Liberia Lifts Ebola Curfew, Re-Opens Borders
Pedestrians walk past a sign reading “Ebola disease outbreak” outside the Ministry of Finance in Liberia’s capital Monrovia January 12, 2015. REUTERS/James Giahyue
MONROVIA – Liberia said Friday it was lifting nationwide curfews and re-opening borders shut last year at the height of the Ebola crisis, after the retreat of an epidemic that has killed thousands.
The move comes with Liberia and its neighbors Guinea and Sierra Leone seeing new infections drop to a tenth of the numbers being reported at the September-October peak of the outbreak.
Liberia, which has recorded the most deaths and was hardest hit, is leading the recovery, reporting just a handful of new confirmed cases each week.
“President Ellen Johnson Sirleaf has ordered the lifting of the curfew imposed nationwide. It takes effect beginning Sunday, February 22,” a statement from the presidency said.
“She has also ordered the re-opening of all the country’s main borders that were ordered closed during the Ebola outbreak.”
The presidency said “health protocols” would prevent the importation of the virus through any of the re-opened crossing points to Guinea and Sierra Leone, which were closed last year as part of a state of emergency.
Almost 9,500 people have died in the outbreak, although health authorities have admitted that the real picture could be far worse as many fatal cases may not have been reported.
The World Bank said in January the economic damage of the epidemic could run to $6.2 billion (5.4 billion euros), trimming an earlier estimate of $25 billion.
The curfew announcement came as the United States said President Sirleaf would visit the White House on February 27.
She will meet US President Barack Obama to discuss the Ebola response and the grueling task of economic recovery.
“President Sirleaf’s visit comes at a time of critical cooperation between the United States and Liberia,” Obama’s office said in a statement.
Eradicating the virus
The leaders of the three countries vowed at a summit in Guinea on Sunday to eradicate the virus by mid-April.
Medical aid agency Doctors without Borders closed its Ebola clinic at the former epicenter of the outbreak in Sierra Leone Friday, in a further symbol of the retreat of the epidemic.
The charity — known by its French initials MSF — opened the treatment unit in Kailahun when the impoverished eastern district and neighboring Kenema were being overwhelmed by the epidemic.
Ebola has killed almost 3,500 Sierra Leoneans since it was first reported in Kailahun in May last year, the first case being a traditional healer whose funeral led to the infections of 14 women.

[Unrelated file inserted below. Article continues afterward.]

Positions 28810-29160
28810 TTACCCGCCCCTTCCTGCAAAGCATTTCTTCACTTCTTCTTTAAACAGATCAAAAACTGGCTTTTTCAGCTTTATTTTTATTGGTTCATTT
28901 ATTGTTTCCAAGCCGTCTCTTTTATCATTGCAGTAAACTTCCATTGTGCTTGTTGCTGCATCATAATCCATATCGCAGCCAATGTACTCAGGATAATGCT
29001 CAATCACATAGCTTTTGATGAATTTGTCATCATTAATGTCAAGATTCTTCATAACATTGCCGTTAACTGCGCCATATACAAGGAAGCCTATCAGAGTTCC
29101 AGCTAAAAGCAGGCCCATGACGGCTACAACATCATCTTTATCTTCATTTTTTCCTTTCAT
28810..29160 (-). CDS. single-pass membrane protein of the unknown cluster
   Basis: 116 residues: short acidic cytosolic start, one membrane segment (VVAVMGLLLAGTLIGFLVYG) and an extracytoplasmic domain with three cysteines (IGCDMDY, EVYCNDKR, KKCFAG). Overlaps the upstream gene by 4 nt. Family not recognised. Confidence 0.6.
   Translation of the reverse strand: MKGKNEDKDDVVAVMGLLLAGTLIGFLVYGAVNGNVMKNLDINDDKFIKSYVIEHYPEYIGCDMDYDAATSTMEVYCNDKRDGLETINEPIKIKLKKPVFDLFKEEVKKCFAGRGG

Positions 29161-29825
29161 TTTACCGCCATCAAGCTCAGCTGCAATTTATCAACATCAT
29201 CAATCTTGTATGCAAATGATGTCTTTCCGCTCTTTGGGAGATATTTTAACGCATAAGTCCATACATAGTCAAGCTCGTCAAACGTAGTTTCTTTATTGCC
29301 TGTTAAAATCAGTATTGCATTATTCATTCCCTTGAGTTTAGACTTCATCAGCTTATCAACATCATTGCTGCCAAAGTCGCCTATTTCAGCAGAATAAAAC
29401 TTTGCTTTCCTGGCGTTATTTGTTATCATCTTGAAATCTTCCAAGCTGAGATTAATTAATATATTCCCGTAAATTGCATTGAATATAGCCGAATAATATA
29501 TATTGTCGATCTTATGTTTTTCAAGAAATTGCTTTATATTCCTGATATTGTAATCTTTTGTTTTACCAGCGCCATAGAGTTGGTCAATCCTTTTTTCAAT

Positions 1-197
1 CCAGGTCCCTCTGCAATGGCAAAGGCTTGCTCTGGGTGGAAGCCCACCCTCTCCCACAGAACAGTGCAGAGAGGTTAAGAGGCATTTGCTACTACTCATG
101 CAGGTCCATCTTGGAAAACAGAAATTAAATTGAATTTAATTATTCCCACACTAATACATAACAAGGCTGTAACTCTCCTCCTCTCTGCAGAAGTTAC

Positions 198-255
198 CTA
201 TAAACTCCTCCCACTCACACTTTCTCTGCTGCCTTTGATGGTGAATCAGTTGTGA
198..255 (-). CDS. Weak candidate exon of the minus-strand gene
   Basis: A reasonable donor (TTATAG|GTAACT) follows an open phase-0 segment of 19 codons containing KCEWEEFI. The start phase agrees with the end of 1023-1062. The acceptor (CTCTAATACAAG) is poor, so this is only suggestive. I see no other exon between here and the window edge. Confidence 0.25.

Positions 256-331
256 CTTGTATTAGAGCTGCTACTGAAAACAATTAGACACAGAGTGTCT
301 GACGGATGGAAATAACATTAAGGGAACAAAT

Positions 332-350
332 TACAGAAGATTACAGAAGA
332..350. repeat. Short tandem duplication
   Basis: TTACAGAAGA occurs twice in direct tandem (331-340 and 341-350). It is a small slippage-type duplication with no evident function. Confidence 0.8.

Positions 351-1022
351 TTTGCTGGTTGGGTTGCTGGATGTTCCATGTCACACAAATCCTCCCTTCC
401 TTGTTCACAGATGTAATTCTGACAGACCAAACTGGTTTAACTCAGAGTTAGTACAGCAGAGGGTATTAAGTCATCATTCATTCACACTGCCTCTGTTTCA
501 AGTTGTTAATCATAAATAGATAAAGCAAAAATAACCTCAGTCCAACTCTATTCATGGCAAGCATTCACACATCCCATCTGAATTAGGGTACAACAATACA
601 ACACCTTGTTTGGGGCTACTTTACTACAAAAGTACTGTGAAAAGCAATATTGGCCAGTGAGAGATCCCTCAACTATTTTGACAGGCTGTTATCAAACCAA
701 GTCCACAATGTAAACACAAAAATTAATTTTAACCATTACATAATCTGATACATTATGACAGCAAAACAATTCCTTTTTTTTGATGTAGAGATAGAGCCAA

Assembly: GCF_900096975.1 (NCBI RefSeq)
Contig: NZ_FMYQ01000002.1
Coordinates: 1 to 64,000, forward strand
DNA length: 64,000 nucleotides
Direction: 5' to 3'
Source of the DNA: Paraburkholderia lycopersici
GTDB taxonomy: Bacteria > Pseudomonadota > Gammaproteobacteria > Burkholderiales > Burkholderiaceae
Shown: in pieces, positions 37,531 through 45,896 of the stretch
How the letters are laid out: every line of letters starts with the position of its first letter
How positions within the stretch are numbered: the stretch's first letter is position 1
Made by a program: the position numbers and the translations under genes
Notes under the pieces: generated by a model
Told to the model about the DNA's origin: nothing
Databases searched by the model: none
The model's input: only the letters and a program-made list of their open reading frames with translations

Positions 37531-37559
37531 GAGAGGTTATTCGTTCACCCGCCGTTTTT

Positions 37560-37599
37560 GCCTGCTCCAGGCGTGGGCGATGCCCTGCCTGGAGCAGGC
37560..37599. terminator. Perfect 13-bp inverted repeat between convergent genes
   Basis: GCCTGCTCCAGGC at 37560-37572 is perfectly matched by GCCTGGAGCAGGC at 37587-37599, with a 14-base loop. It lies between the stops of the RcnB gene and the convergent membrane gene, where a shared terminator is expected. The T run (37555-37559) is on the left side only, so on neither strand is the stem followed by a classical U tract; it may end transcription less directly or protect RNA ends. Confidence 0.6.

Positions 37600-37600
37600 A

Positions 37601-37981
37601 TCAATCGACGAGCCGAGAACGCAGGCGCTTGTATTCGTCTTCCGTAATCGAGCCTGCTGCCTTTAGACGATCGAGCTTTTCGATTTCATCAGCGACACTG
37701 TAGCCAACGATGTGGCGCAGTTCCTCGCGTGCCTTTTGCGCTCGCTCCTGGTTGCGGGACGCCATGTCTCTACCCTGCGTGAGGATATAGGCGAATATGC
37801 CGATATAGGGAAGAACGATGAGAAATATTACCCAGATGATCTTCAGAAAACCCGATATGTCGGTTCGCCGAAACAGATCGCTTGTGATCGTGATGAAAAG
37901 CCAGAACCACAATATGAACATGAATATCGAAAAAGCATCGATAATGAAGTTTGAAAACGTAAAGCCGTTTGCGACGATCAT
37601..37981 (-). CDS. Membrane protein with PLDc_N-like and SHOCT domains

One of the deadliest viruses known to man, Ebola is spread through direct contact with the bodily fluids of an infected person showing symptoms such as fever or vomiting or the recently deceased.
Tribal funeral rites — in which mourners wash the body in oil and are encouraged to hug and kiss the deceased — have been identified as a key factor in its intense spread in west Africa.
The healer’s burial was in Koindu, a diamond-mining town in Kailahun across the border from southern Guinea, where the outbreak began in December 2013.
An investigation in August by AFP, later confirmed in a study by US geneticists, found she had been treating Guinean victims of a mysterious illness that turned out to be Ebola.
The epidemic exploded in Kailahun and Kenema after her funeral, eventually spreading throughout the country.
Transmission still widespread
Sierra Leone has seen a cumulative total of more than 11,000 cases during the epidemic which has raged in west Africa for more than a year but no new cases have been reported in Kailahun for more than two months.
The focus of the response in Sierra Leone is now its western area including the capital Freetown, where the outbreak has yet to be brought under control.
The government launched a door-to-door search this week for Ebola patients and bodies it suspects are being hidden from the authorities.
Dozens of healthcare workers fanned out across remote parts of Port Loko district, east of Freetown, after a spike in cases attributed to unsafe burials.
The two-week operation follows a larger exercise in December, dubbed the “Western Area Surge”, when hundreds of volunteers knocked on doors across the west of Sierra Leone.
The country placed 700 homes in the capital Freetown in quarantine last week following the death of a fisherman who tested positive for Ebola.
Transmission remains “widespread” in Sierra Leone, according to the World Health Organization, which reported 74 new confirmed cases in the week to February 15, down from 76 the week before.
The WHO said on Friday it had approved a 15-minute test for Ebola that should prove a fast and rugged tool in countries hit by the disease.
The test is a little less accurate than the so-called gold standard of lab assessment, but does not need electricity or highly trained personnel to use it, WHO spokesman Tarik Jasarevic said.